There is a portable shelf across the bath. He takes items from his rucksack one-by-one and arranges them neatly on the shelf: a tin of razor blades, a rubber tube, a felt-tipped pen, a bottle of whisky, a plastic glass, a 30 year old Walkman and a copy of Tacitus “History of Rome”. He puts in the bath plug and opens the water fawcets, holding his hand in the stream to check the temperature. He pushes down Play on the Walkman and Lang-Lang launches into Chopin’s sad Prelude No, 15.

He closes his eyes and listens for a moment—then his eyes snap open and he hurries back upstairs.

He looks again at the shoes under the bed. They have feet inside them. He grips the feet and slides out a man-sized, plastic package, wrapped with duct tape. Through the plastic, he can just make out fingers, a navel, a penis, a face. Difficult to recognise because the inside of the plastic is smeared with blood. He shrugs, pushes the body back under the bed and returns to the bathroom.

He undresses, folding his cothes neatly onto the chair, uncaps the felt pen and carefully draws dotted lines on both wrists, steps into the bath, pours himelf a generous glass of whisky and relaxes as Lang-Lang executes a sensual change of key.

His eyes snap open at the sound of the front door opening.

A woman holding a drycleaner’s bag lets herself in and closes the door. She hears the music and walks towards the bathroom. The man steps out into the corridor. He is naked.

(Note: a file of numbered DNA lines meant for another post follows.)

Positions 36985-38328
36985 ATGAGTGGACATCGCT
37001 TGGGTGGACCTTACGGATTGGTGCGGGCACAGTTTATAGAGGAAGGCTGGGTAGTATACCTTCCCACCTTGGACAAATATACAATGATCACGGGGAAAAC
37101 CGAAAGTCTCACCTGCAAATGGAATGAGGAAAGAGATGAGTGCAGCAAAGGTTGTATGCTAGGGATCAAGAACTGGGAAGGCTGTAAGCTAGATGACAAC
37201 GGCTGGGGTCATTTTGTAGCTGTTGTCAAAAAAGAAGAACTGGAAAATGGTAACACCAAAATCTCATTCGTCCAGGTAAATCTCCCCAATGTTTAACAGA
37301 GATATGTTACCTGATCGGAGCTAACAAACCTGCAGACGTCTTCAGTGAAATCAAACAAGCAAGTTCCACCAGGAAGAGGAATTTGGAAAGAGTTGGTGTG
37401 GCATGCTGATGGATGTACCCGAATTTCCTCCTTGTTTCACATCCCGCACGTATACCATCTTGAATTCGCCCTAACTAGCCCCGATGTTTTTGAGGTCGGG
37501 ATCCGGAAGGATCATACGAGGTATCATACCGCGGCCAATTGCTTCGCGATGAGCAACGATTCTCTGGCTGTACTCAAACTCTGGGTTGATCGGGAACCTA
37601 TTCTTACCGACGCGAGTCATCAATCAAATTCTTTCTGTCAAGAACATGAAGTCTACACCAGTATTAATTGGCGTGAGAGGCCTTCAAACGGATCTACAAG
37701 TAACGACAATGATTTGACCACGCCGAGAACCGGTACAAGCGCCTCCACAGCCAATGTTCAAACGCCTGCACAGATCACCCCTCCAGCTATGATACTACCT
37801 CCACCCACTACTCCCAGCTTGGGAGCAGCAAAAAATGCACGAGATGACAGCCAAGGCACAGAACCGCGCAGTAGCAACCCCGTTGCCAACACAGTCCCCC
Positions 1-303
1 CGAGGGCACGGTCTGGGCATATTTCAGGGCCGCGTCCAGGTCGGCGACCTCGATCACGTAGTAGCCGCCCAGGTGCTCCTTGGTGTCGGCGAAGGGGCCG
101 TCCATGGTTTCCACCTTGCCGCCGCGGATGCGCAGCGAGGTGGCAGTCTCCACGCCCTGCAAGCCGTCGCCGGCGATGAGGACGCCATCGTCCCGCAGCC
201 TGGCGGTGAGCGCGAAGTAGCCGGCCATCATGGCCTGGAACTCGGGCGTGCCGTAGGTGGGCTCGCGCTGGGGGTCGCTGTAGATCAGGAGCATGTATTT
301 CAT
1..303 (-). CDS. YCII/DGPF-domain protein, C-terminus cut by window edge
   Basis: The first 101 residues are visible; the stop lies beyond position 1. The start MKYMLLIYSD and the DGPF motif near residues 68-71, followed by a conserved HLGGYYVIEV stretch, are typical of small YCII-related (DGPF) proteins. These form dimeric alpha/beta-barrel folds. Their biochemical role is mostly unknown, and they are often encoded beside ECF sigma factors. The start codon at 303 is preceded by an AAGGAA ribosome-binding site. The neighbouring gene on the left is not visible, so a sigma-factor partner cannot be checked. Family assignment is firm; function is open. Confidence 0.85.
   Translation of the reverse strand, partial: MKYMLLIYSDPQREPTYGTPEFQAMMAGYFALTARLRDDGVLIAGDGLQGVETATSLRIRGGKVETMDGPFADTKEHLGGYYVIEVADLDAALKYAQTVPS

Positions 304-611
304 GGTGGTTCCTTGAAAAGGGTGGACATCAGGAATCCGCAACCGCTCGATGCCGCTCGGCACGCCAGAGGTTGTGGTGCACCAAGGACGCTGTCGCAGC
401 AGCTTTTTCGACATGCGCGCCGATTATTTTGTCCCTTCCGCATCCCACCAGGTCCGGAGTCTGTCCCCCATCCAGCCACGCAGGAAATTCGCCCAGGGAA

“Holy shit!” says the woman, “Who are you?”

“The agent said you had moved out.”

“The lease ends tomorrow.”

“They gave me the key,” he says—pointing to the table.

“Well, you’d better use it to let yourself out.”

Realising he is naked, he ducks back into the bathroom. He comes back dressed in a bathrobe and carrying his rucksack and the whisky bottle.

“What a mix-up. Can I offer you a drink?”

“Fuck no! I want you to get out.”

He insists, “We need to discuss this.”

“No discussion. The house is mine until tomorrow. If you don’t leave, I’ll call the police.”

“I don’t think you’ll do that.” He walks to the sink, rinses out the two glasses, fried them on the teatowel, pours two fingers of whisky into each and hands one to her.  “Sorry there’s no ice.”

She looks at it, unable to decide whether to drink or not.

“Who’s your friend upstairs?” he asks.


“Under the bed.”

Her lip quivers, “His name is Jámon. We were going to be married.”

“You had an argument?”

“No!” she cries, tears well in her eyes, “This morning we made passionate love. He tripped on the mat on the way to the bathroom and cracked his head on the bedstead.”

“You didn’t think to call an ambulance?”